dine ring ofdUMP; concomitantly, the cofactor
is oxidized to dihydrofolate.
Little is known about the control and regula-
tion of thymidylate synthetase in eucaryotes, in
spite of the fact that in addition to its possible
involvement in mediating the genetic effects
described above, it is a common target enzyme
in cancer chemotherapy (10, 27). As a prelude to
the investigation of thymidylate synthetase
expression in yeasts at the molecular level, we
report here the isolation of the structural gene
(TMPI) for yeast thymidylate synthetase.
MATERIALS AND METHODS
Strains. The haploid Saccharomyces
strain GY712 (a leu2-3 leu2-112 tmpl-6 tup-), kindly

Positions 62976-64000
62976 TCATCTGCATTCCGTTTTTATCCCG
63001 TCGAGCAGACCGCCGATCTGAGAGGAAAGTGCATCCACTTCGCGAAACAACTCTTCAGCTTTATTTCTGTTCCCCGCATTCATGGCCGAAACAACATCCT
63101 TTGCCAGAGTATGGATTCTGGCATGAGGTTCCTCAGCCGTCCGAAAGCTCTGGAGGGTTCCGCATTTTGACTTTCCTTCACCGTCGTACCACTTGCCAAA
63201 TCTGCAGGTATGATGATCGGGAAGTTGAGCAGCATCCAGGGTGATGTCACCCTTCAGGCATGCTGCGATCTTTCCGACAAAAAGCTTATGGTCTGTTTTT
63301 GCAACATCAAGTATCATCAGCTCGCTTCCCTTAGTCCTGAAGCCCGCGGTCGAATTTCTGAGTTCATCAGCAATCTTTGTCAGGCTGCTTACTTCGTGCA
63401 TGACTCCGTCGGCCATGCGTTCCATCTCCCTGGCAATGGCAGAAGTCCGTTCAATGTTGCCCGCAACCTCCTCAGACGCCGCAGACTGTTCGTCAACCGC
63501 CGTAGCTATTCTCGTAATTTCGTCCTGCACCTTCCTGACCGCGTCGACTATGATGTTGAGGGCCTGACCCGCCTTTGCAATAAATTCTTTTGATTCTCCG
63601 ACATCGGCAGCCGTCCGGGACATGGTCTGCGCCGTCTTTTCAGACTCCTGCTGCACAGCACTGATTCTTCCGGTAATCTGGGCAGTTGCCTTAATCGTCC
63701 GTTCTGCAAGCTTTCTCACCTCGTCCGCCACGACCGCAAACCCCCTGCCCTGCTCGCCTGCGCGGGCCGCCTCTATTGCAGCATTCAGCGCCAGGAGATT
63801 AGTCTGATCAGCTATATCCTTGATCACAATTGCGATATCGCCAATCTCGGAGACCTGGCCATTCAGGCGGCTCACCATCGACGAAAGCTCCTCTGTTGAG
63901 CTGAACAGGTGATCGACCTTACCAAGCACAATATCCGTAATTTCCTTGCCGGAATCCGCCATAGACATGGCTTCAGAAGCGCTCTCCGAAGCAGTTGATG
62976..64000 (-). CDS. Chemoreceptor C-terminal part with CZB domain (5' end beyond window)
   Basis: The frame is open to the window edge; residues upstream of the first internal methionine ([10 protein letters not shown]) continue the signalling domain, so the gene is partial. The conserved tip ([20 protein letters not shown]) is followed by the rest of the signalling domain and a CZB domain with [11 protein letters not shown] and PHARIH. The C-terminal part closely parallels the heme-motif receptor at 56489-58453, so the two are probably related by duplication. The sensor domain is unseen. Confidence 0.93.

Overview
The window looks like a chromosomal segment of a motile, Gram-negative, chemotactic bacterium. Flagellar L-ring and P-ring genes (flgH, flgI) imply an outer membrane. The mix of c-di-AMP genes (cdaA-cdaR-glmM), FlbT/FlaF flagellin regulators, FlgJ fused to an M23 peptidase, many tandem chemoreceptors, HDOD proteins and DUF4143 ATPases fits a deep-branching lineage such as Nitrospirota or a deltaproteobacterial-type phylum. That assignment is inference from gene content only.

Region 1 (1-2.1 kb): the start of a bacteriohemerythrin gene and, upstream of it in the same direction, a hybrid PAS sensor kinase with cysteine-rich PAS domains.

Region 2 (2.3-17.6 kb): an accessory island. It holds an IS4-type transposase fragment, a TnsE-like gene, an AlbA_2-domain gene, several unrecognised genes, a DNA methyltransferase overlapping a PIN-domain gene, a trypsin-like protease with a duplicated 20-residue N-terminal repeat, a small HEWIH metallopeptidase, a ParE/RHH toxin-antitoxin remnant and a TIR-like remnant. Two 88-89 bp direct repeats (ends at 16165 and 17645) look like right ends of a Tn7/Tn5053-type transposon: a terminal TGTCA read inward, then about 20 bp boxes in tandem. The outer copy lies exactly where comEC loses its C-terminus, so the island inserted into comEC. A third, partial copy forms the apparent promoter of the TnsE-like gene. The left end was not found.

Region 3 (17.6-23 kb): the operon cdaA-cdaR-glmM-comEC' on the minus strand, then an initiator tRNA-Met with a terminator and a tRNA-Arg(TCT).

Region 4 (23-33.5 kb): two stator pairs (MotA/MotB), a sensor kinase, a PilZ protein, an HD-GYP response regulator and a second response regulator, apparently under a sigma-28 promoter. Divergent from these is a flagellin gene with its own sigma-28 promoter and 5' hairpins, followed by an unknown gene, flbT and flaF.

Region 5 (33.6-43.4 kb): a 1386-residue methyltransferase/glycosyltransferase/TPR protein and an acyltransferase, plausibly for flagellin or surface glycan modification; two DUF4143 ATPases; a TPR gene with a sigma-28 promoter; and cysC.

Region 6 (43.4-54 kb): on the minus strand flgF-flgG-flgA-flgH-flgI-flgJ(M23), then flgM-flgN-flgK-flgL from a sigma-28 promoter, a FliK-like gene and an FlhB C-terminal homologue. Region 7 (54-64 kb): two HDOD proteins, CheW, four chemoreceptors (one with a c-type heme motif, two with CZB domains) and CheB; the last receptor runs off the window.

provided by G. B. Y. Kiss, was derived from a cross of
LL20 (a leu2-3 leu2-112 his3-11 his3-15), from G. R.
Fink, with 308/6C (a tmpl-6 tup- lysi trpS ilvl-92
hisl,7), which has been previously described (2, 20).
The cdc2l strain gt7/14 (a cdc2l leu2-3 leu2-112) was
TAYLOR ET AL.
derived from a cross of LL20 with the cdc2l strain
obtained from J. C. Game. The wild-type S. cerevisiae
strain used was S288C (a mal gao, obtained from the
stock collection of the University of California at
Berkeley. The Escherichia coli strains used were RP31
(F- Alac thyA argFpro relA Rif' Su-) and JF1754 (lac
gal metB leuB hisB436 hsdR).
Media and buffers. For routine growth, bacterial
strains were cultured in complete medium (LB) as
described previously (19). Yeast thymidylate auxo-
trophs were grown at 34°C in YPD medium (20)
supplemented with 1.5 mg of KH2PO4 per ml and
dTMP (100 ,ug/ml), in accordance with the conditions
described by Little and Haynes (20). Temperature-
sensitive thymidylate synthetase mutants were grown
at 25°C. The defined medium used for the growth ofE.